I remember when my son took Texas State History in high school. Somewhere in that class he ran into a quote of William Tecumseh Sherman (the Civil War General and later Secretary of War under President Grant). The irascible Sherman said, “If I owned Texas and hell, I’d rent out Texas and live in hell.” Well, I couldn’t disagree more. I love Texas. However, Sherman’s quote helps me remember how dangerous it was to be a Texas pioneer after the close of the Civil War. Those who launched the Methodist movement for Christ in Texas lived out of an incredible commitment to our Lord and to his Gospel.
Last Saturday we had a great Centennial Celebration for the Central Texas Conference. In my speech at that hallmark event, I shared a story that Dr. Wayne Matthews had given me. The early Texas Methodist, both lay and clergy, came to offer a courageous witness to Christ and the Kingdom of God. “James T. Griswold, who arrived in Texas straight from college in Alabama, was never able to adequately explain his attraction to Texas. He said: ‘A strange thing happened to me not many days after I received my license–an impression came over me to ‘go to Northwest Texas to preach.’ I hesitated not, but promptly said, ‘That I will do.’ My face was set like flint to do that thing. As I began to talk Northwest Texas among my colleagues at college, they would say, ‘You are crazy, boy! That is nothing but a desert. There are no people out there, and why throw away your life? You will either starve to death or freeze to death.’ All this and more was said to me but to no avail.”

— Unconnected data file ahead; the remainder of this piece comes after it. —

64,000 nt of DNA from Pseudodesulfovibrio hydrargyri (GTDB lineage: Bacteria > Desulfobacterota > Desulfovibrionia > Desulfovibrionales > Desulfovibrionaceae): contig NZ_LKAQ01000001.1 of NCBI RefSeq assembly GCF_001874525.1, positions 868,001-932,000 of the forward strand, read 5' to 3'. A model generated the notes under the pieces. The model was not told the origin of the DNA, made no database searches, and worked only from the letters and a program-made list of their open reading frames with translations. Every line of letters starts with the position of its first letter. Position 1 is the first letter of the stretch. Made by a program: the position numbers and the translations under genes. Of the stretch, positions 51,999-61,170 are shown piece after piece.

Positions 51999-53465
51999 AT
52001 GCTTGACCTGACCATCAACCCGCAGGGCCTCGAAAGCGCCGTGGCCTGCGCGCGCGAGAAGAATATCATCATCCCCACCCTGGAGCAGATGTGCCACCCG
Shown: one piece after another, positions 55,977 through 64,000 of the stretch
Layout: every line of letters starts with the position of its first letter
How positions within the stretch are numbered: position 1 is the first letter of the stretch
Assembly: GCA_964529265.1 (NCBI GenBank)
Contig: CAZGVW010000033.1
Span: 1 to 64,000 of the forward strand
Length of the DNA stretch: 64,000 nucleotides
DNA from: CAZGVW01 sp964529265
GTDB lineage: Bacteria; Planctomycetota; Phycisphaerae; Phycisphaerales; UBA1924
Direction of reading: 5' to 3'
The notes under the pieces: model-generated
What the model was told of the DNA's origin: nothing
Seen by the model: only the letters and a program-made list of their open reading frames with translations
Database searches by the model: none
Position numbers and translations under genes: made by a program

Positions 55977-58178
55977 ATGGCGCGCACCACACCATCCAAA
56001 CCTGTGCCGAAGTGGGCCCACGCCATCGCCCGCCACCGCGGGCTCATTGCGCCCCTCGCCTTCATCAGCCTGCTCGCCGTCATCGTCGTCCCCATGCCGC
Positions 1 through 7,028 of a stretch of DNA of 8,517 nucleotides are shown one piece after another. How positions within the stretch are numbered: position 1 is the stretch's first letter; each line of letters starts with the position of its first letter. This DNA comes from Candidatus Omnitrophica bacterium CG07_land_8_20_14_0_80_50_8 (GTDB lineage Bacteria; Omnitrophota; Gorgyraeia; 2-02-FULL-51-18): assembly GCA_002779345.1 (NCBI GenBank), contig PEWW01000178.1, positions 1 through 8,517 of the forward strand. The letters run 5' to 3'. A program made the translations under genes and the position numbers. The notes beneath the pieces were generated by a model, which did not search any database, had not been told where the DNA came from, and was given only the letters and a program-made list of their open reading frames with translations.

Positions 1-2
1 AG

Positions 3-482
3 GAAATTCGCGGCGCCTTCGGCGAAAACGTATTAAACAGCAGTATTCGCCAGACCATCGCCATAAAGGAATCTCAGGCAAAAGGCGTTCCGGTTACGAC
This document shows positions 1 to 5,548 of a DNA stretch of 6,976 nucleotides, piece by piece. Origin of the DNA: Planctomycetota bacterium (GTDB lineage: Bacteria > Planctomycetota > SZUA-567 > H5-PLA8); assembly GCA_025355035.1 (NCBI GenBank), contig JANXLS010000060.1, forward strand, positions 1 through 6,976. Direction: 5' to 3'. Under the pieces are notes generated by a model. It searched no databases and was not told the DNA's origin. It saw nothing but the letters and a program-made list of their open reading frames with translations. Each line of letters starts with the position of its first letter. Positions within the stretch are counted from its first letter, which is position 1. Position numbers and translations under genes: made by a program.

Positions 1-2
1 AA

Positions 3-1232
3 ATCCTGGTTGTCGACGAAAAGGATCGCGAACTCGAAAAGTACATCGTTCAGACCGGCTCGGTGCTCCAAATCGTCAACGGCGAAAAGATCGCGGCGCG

Reflecting on the witness of James Griswold, I was forced to ask myself. To what am I “set like flint?” Am I willing to brave the rigors of life (in a very different 21st century way) out of a commitment to Christ in sharing the gospel for others? It is a challenging question which assaults the life of comfort and ease which I lead. Romans 12:1-2 reminds me to be transformed by a renewing of the mind to discern the will of God. In that prayerful discernment, I seek to be “set like flint” to carry out the mission of making disciples of Jesus Christ.
 R. Wayne Matthews, God’s Plan and Us, October, 2010 The quotes are from The Methodist Excitement in Texas by Walter N. Vernon and others pg. 156.